Like vinyl with its RIAA curve, tape uses an equalization when it’s recorded. This needs to be undone at playback. The two most common equalizers are NAB and CCIR (the latter is also known as IEC1). Typically, Europe favoured CCIR and the USA went with NAB. CCIR is the more modern of the two and is what most currently produced master tapes copies use. And yet again it’s a different story for most vintage commercial releases, which usually tend to use NAB.
Most tape machines are one or the other, but some machines can be switched between the two (again, the Otari MX-5050BII is a good example). But if you find yourself with a machine that can’t, fear not since you still have options. A handful of hi-fi manufacturers are now making external tape amplifiers which, like a phono stage, allow you to upgrade an old tape deck by taking a direct feed from the tape head into a modern, high quality head amplifier. Some of these devices also add on switchable NAB/CCIR equalization. If you’re buying one, be sure to have the direct feed from the tape head fitted by a knowledgeable engineer.
Note: You can physically play NAB tapes on a CCIR-calibrated machine and vice versa, but you won’t get the optimum sound quality. A NAB tape played on a CCIR-calibrated deck will sound dull and bass heavy, while a CCIR tape played on a NAB-calibrated one will sound bright with diminished bass weight.
Most vintage commercially-released tapes use NAB equalization while the majority of current master tape copies use CCIR.
Since tape decks typically offer one or the other, you might need a switchable add-on.
Tape operating level (aka ‘reference fluxivity’)
Tape operating level, or reference fluxivity, is a term used to describe the strength at which the recording head ‘prints’ the signal onto the tape. For the recording engineer or the record label, the choice of operating level is made to minimize tape hiss and maximize dynamic range and resolution, so basically it’s all about balancing the signal/noise ratio. Tape operating levels are measured nano-Webers per meter (eg. 250nWb/m).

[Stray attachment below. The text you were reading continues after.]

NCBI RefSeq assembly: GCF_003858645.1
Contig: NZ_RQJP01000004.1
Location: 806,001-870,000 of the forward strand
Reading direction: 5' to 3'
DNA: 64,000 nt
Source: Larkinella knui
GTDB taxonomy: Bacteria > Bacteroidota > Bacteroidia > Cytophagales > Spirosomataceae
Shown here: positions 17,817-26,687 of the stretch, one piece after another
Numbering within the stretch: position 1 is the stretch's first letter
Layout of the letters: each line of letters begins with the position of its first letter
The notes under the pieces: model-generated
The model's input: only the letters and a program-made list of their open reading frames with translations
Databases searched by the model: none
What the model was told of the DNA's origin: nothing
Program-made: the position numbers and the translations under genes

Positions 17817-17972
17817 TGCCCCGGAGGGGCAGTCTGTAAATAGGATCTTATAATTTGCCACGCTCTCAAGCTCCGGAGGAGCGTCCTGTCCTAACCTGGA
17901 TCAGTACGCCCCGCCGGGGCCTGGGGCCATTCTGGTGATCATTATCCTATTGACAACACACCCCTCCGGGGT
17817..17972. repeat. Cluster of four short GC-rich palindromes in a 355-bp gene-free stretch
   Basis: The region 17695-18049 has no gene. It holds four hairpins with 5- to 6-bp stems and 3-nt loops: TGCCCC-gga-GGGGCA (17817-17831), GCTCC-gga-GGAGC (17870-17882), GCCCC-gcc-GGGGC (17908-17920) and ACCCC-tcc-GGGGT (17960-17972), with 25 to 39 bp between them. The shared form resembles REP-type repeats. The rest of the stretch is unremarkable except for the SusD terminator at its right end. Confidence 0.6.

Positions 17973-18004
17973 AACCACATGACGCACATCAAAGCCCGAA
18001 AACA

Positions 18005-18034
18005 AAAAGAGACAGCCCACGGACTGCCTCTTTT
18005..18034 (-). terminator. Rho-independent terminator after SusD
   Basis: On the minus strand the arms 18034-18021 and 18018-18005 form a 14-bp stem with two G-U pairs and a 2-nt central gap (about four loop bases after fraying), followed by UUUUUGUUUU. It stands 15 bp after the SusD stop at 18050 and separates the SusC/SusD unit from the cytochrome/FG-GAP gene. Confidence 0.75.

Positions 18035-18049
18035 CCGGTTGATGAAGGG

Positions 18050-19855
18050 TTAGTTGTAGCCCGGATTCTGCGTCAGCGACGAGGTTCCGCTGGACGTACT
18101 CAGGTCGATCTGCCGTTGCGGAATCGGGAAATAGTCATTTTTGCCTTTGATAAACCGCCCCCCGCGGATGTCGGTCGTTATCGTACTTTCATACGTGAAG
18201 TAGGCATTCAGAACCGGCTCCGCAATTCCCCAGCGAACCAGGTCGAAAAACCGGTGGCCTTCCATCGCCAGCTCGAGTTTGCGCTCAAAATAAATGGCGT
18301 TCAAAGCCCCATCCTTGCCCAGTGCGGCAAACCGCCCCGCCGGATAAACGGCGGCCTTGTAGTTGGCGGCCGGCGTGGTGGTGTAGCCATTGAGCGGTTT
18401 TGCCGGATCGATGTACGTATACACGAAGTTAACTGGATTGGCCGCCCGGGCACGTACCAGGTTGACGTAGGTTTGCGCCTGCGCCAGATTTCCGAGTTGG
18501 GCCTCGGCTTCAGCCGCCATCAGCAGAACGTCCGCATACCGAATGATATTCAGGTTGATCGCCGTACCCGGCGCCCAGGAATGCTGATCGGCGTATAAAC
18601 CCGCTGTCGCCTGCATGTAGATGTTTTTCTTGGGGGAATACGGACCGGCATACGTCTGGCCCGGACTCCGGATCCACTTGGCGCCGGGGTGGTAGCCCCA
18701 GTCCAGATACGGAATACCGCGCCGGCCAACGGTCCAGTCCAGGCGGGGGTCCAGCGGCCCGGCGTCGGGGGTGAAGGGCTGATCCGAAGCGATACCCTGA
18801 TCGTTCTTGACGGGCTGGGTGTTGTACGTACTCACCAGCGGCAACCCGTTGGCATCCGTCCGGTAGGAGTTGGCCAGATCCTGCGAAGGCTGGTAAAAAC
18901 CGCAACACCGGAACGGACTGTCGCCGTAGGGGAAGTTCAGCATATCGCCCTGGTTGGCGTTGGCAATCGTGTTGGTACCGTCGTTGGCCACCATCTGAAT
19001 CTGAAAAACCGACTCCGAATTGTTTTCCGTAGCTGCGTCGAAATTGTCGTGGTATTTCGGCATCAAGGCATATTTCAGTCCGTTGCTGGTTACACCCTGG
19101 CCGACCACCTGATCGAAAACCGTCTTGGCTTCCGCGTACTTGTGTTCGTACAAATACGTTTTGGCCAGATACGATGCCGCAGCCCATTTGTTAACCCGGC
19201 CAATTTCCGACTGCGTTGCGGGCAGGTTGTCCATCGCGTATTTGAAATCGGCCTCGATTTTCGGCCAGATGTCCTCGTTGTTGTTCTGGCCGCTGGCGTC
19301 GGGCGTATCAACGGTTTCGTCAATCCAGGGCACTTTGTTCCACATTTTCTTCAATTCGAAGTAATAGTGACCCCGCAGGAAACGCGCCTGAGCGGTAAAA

Over the years the typical standard operating levels used for recordings changed, as tape manufacturing improved and audio electronics became more advanced. So again, there’s the issue of which decks were manufactured at the time of which operating level standards, and what can and can’t be adjusted to current standards. It’s quite a complex issue to wrap the head around – for more details check out our dedicated blog on the subject: Tape operating level aka ‘reference fluxivity’: what’s it all about (and why should you care)?
There are two key contexts in which you need to consider operating levels. First, when choosing a deck, make sure it has adjustable output levels so that you can enjoy tapes with varying operating levels without compromising on sound quality. Second, when having your deck calibrated during initial set-up and subsequent servicing, you need to decide what operating level to calibrate it to. See the above-mentioned blog for full details.